How could the Manson women seem so cheerful? How could Amanda Knox seem so non-threatening in the photos taken of her during the trial? I think it was Schopenhauer who mentioned the female tendency to live in the present. If you’re really not thinking too much about the Manson murder and you’re just walking down a hallway with your girlfriends and you’re really not thinking too much about the consequence of how the trial will turn out—then I suppose it is easier to be cheerful in that moment.

The perception of a woman’s sex appeal is much more disconnected from her behavior than that of a man’s. Everyone knows this, but there are two consequences that follow. The first, as John B. noted, is that women are aware that no matter how viciously they behave, their sex appeal will not be reduced. The second is that among people who generally equate beauty with virtue, the victim won’t be expecting viciousness or brutality, thus making their conveyance easier and their initiation more likely.

If these two suppositions are correct, then how can our nihilistic age not expand the range of behavioral pathologies facilitated by vanity?

John B. replies to LA’s reply to Roger

Interesting. I’m not sure I can say the same—but that might be simply because liberalism has led me to put my guard down.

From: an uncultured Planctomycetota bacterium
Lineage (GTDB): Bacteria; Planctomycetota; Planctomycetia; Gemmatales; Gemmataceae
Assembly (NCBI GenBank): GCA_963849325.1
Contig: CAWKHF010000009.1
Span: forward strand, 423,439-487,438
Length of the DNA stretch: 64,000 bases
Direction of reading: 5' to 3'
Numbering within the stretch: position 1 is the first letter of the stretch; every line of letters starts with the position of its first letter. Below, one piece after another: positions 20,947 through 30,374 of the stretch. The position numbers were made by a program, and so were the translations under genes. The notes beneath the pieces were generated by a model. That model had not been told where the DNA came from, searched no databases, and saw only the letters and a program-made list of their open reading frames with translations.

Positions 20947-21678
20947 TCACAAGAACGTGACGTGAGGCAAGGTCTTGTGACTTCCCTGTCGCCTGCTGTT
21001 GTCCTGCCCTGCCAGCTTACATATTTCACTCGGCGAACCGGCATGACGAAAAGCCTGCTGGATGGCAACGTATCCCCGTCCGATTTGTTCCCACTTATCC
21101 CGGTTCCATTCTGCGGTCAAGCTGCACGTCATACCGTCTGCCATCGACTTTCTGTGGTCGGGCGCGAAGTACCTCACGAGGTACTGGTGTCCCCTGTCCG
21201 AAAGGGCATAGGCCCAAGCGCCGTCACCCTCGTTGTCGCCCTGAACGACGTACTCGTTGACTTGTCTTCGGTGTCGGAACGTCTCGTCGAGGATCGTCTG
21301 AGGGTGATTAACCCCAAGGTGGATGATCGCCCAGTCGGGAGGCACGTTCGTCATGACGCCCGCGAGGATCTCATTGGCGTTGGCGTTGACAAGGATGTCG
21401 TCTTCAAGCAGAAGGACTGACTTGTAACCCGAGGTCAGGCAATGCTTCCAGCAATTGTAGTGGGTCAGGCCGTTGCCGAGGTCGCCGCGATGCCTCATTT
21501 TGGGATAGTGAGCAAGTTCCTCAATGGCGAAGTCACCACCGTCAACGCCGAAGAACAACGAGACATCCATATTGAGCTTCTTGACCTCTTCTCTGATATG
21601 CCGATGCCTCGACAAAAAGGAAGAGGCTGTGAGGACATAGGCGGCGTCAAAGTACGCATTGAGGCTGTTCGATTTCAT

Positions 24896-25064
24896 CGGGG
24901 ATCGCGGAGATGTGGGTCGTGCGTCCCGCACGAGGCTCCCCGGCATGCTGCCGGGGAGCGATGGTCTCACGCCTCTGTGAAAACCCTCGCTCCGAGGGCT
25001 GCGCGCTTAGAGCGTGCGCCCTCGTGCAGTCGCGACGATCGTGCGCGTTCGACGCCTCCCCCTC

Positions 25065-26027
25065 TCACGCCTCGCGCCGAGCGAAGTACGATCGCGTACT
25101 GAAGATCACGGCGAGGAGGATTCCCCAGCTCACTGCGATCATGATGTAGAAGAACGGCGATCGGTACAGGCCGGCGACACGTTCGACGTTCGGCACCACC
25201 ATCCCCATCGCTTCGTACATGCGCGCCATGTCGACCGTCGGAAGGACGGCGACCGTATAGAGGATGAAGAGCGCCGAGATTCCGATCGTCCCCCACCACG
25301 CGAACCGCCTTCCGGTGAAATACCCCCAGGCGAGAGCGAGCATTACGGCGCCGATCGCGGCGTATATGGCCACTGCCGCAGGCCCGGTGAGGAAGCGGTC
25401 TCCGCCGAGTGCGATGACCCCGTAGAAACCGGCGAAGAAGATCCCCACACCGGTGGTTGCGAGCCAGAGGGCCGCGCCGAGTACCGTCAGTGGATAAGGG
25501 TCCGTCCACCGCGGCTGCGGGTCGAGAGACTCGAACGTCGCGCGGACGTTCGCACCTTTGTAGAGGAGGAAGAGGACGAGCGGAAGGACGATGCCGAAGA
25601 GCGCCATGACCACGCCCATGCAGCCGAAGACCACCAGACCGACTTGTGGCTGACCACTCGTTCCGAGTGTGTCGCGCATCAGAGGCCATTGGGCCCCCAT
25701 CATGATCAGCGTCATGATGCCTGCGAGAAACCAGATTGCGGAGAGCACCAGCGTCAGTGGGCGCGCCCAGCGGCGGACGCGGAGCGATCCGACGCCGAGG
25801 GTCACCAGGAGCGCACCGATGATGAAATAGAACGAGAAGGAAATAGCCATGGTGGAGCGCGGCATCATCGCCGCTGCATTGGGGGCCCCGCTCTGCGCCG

Roger G. writes:

This is a point that can be tested. I think Larry should try what I suggested, show that picture to anyone who doesn’t know its origin, and see what reactions he gets.

I in turn disagree with Robert. These creatures know just what they’re doing. They’re posturing to the crowd, glorying in their evil. But I only think that because Larry informs us that these are Manson’s followers.

LA replies:

But the only test that would count here would have been to ask us, prior to our knowing who the girls are. Of course, many or most people will see nothing there. That doesn’t prove anything. Still, it would be worthwhile trying the test.

Roger G. writes:

By the way, when I made my “ridiculous” comment, I knew I wouldn’t have to waste valuable electrons explaining that I was attacking your position, not you. Your disparagers should note this point.

LA replies:

Don’t worry about it, it was clear that you thought that what I said was ridiculous, and your comment was reasonable.

Roger replies:

That’s what I mean. Of course you recognize the difference between a criticism of an opinion, and an ad hominem attack. But all of those who write back and forth, telling each other what a terrible fellow you are, apparently don’t.

November 25

Daniel B. writes:

While reading the post regarding Dionysus, maenads, female cruelty etc. I was reminded of two other incidents. First was the pornographically violent “poetry” written by Melanie Wells (the murdered daughter of the murdered pastor in Virginia). Secondly, the callous disregard demonstrated by Miss Knox is a mirror image of the seeming indifference shown by Casey Anthony in the wake of her child’s disappearance and death. Whether they are guilty of the actual murder or not, the callous disregard for life demonstrated by these women just goes to remind us what a dark place our civilization is in.

November 29

Matthew replies to LA:

Yes you are right. I should not have written such drivel. Apologies for wasting your time.

LA replies:

That’s ok. Not a waste of time. That’s what discussion is about.

Posted by Lawrence Auster at November 22, 2009 05:49 PM | Send